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Texas studying COVID-19’s uneven impact on communities of color

Texas Health and Human Services Commission findings should be published this fall; could mirror national disparity data reported by CDC

Texas studying COVID-19’s uneven impact on communities of color

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After calls from Black legislators, including several from Houston, about the disproportionate impact of COVID-19 on communities of color in Texas, the state intends to conduct an analysis of pandemic data.

“Our agency is launching a study to understand how and why COVID-19 could have a greater impact on vulnerable populations in Texas as defined by race, ethnicity, age, socioeconomic status, geographic location, chronic illness, presence of a disability, and employment status,” Elliott Sprehe, a spokesman for the Texas Health and Human Services Commission (HHSC), said in an email.

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Houston Health Department data shows that Hispanics have been hit hardest by COVID-19 deaths. While 45 percent of the city’s population, according to the U.S. Census Bureau, Hispanics account for 54 percent or 445 of the 823 Houstonians who succumbed to the novel coronavirus as of Sept. 1, 2020. For Black residents, who comprise 23 percent of the city’s population, that group’s 190 confirmed COVID-19 fatalities have been on par at 23 percent. Whites and Asians have experienced a documented death toll below their share of the population.

Data from the Centers for Disease Control and Prevention (CDC) reveals national race and ethnicity inequities regarding COVID-19 cases, hospitalizations and deaths for people of color compared to whites.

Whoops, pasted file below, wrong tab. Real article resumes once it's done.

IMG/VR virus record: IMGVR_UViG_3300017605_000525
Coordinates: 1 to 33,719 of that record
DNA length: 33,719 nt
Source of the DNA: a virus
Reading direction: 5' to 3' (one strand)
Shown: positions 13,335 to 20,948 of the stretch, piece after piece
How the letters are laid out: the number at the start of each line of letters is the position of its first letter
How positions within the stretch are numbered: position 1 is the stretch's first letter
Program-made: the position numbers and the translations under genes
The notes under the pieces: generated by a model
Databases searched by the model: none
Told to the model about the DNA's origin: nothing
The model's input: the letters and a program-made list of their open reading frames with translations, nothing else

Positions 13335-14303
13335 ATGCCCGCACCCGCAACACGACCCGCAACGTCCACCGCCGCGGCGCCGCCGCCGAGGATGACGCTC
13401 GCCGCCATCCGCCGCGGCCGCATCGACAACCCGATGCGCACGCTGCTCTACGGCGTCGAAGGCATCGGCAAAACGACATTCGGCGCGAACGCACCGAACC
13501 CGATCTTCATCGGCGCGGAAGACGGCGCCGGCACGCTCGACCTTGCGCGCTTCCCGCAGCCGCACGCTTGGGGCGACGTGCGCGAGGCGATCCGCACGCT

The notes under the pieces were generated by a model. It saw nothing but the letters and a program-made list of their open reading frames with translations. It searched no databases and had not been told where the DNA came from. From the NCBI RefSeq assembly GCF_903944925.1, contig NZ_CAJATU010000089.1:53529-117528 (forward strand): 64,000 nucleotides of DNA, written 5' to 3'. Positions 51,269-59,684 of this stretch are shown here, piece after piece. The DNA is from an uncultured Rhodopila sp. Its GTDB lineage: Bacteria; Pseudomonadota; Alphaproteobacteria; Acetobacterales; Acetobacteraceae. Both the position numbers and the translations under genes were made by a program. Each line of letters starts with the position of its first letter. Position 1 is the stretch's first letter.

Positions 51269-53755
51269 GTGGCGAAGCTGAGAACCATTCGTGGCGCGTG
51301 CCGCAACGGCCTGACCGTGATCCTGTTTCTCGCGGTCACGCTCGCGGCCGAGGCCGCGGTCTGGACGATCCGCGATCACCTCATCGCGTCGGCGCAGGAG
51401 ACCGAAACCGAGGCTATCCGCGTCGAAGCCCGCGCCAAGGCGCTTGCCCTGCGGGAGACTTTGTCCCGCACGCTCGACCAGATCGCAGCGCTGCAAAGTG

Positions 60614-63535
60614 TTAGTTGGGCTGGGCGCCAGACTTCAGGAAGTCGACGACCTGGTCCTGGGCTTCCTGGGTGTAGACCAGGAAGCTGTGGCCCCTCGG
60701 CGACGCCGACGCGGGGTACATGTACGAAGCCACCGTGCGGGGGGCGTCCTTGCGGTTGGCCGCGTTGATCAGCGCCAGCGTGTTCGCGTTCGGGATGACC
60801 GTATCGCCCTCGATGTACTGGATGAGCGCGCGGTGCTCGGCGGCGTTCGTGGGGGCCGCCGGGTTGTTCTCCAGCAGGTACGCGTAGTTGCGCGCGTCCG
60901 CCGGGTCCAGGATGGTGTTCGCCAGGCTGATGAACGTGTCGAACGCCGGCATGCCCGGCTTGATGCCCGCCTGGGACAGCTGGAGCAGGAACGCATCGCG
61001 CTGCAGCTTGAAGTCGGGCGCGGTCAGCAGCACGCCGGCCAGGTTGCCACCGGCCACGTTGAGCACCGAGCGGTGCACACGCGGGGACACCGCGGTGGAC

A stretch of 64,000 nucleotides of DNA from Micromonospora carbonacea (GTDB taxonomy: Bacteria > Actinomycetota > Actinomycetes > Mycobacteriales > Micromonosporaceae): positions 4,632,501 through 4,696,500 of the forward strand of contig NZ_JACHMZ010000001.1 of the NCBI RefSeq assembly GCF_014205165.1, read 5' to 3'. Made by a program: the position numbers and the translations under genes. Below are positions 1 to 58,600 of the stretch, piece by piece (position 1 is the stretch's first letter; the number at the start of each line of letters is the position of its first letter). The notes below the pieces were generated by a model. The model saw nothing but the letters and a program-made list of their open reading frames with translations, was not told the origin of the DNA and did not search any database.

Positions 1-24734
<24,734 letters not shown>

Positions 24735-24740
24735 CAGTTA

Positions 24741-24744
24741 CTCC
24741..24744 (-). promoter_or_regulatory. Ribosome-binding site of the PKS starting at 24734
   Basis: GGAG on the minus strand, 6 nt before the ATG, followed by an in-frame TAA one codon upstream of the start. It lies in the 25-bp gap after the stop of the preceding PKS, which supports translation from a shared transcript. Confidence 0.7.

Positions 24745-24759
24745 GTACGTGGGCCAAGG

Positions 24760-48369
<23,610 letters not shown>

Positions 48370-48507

Cases are more than twice as high for Hispanics, non-Hispanic Blacks and indigenous people across the country. Black deaths are twice as high nationwide.

Hospitalizations hold the most disparity for people of color compared to whites. The rate for Hispanics is 4.6 times higher, 4.7 times higher for non-Hispanic Blacks and an astounding 5.3 times higher for American Indians and Alaska Natives.

The Texas effort by HHSC includes addressing “lags and gaps” in available data, creating a data repository for the study and producing a preliminary report, expected this fall through the Texas Department of State Health Services (DSHS).

“We will begin by an initial examination of immediately available DSHS health outcome data, Medicaid data, and human service program data (fluctuations in SNAP and TANF applications that may be related to COVID-19, for example) as they relate to each of the factors above,” Sprehe wrote. “Any information we learn through this process that we can immediately apply to protecting Texans, we’ll put to use in whatever way we can, as quickly as we can.”

A new federal rule effective Aug. 1 requires all laboratories that test for COVID-19 to collect information on patients, including race and ethnicity. That data must be submitted to the appropriate local or state health department within 24 hours and those agencies are required to report the information to the CDC.

Texas is chasing a problem that had a solution until two years ago. We might know more about how and why COVID-19 is hitting some Texas populations harder if we had that small-but-mighty office at work during a pandemic.